Is the transformation of higher education institutions all identity and image? Obvious not. The subject matter expertise or substance is a bed-rock to the transformation. For example, IIT Bombay is among the best Indian institutions in the field of computer science and in particular AI/ML. This is getting reinforced with its technology policy focus on different aspects of AI/ML. Substance is also getting influenced by the fluid identity and future image. IISc’s existing fundamental and multidisciplinary research focus is facilitating its foray into research in emerging disciplines like brain science that will continue to strengthen and future-proof its image of a research focused institution.
The strategy of the higher education institutions is an important aspect in their transformation. The leadership at the IITs put in all-round participative effort into strategic plans that defines their fluid identity and their aspirational image. These strategic plans sets-up the what, why and how of aspirations and initiatives that can help attain the aspirations. IIT Madras’ strategic plan, for example, focus on specific objectives and targets. The information processing ability of the higher education institution is important to achieve the objectives and targets set forth in its strategy. At the core of the information processing ability is the people who constitute the institution, organizational structure and processes. There is a structure of organizations under eight deans in IIT Madras focusing on academic courses, academic research, industrial consultancy and sponsored research, planning, administration, alumni and corporate relations, global engagement, and students. It is interesting to note that the aspiration to become a global leader is backed-up with an organization and processes for global engagement that is led by a full-time faculty member who is also an adjunct faculty in a couple of universities in the USA. Thus, each of these dean’s organizations focus on specific processes that help IIT Madras realize its strategy.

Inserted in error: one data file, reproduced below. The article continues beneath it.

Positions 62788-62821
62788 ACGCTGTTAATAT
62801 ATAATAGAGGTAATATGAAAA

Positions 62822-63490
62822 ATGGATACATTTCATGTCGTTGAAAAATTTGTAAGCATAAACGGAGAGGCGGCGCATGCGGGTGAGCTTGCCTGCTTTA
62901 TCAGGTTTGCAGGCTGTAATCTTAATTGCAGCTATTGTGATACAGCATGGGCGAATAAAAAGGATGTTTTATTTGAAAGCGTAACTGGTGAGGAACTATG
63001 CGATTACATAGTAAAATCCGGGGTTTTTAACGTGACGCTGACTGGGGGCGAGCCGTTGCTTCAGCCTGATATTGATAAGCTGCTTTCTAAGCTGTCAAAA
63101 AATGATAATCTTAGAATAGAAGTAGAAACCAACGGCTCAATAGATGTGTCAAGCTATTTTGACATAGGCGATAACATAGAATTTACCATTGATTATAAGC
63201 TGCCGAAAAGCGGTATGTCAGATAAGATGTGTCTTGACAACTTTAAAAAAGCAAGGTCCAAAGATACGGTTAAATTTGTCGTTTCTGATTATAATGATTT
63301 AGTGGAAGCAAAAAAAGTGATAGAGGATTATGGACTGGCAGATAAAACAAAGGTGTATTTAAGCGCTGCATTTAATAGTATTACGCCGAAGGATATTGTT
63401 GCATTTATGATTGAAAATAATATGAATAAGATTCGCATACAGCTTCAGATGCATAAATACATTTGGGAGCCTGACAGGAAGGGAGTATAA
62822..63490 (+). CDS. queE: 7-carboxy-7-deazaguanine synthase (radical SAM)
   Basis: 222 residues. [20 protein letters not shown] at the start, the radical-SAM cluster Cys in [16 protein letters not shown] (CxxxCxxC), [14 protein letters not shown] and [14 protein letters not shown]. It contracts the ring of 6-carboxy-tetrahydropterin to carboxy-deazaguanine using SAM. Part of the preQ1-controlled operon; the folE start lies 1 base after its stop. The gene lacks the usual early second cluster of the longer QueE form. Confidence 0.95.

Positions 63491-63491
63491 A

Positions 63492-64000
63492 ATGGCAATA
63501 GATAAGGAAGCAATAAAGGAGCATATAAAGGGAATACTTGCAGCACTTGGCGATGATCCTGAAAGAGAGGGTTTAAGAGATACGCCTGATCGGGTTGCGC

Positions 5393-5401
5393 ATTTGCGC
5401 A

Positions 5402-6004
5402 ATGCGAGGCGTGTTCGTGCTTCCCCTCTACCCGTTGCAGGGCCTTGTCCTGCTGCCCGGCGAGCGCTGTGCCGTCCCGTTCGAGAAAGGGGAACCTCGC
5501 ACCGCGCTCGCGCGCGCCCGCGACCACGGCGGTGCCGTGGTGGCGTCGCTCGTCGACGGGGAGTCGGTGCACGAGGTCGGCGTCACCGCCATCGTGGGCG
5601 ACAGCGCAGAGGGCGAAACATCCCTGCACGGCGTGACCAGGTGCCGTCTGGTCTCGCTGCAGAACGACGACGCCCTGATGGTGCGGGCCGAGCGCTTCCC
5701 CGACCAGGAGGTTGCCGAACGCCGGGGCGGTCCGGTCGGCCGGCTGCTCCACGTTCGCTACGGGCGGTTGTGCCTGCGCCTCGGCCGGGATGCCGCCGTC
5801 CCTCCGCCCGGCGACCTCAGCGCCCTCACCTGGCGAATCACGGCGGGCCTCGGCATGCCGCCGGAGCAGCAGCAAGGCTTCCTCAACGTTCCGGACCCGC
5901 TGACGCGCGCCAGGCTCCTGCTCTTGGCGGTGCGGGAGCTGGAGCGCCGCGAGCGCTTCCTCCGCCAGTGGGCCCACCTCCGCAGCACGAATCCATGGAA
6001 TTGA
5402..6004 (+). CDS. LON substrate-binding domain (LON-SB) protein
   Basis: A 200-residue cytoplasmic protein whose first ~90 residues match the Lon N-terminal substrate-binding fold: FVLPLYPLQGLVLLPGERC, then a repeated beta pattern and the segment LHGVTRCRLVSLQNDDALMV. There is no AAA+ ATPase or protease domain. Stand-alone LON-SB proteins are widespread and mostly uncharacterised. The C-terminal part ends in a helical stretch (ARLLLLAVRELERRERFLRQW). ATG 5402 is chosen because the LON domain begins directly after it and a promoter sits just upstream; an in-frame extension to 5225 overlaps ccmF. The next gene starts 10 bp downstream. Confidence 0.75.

How do these three factors of identity and image, balance between substance and image, and strategy and information processing work in practice in a higher education institution? Like in other contexts, these three factors are in positive and negative feedback loops with each other. The trick for a successful transformation is to ensure an optimal interplay in feedback loops. While identify and image sets the context and reinforces the objectives to transform and drives the strategy. The information processing ensures that the institution has the right people, structure and processes to implement the strategy. The key internal leaders, especially the faculty members, need to buy into the vison for transformation. And from these leaders will emerge the champions of transformation. The champions need support of the entire institution typically via. appropriate collegial and formal structures, and processes.
The foundation for IIM Bangalore’s transformation
One of the successful transformations of an Indian higher education institution was IIM Bangalore’s in the 1990s. Till 1980s IIM Bangalore was a public sector (agriculture, health, education, energy and utilities, transportation, etc.) focused institution and not the management institution it is today. In fact, all the current focus areas like marketing, production, finance, information systems etc. were clubbed together as one unit that was supporting the flagship public sector areas till the 1980s. The transformation of IIM Bangalore to a business school as it exists today started as soon as K. R. S. Murthy took over as its Director in 1991.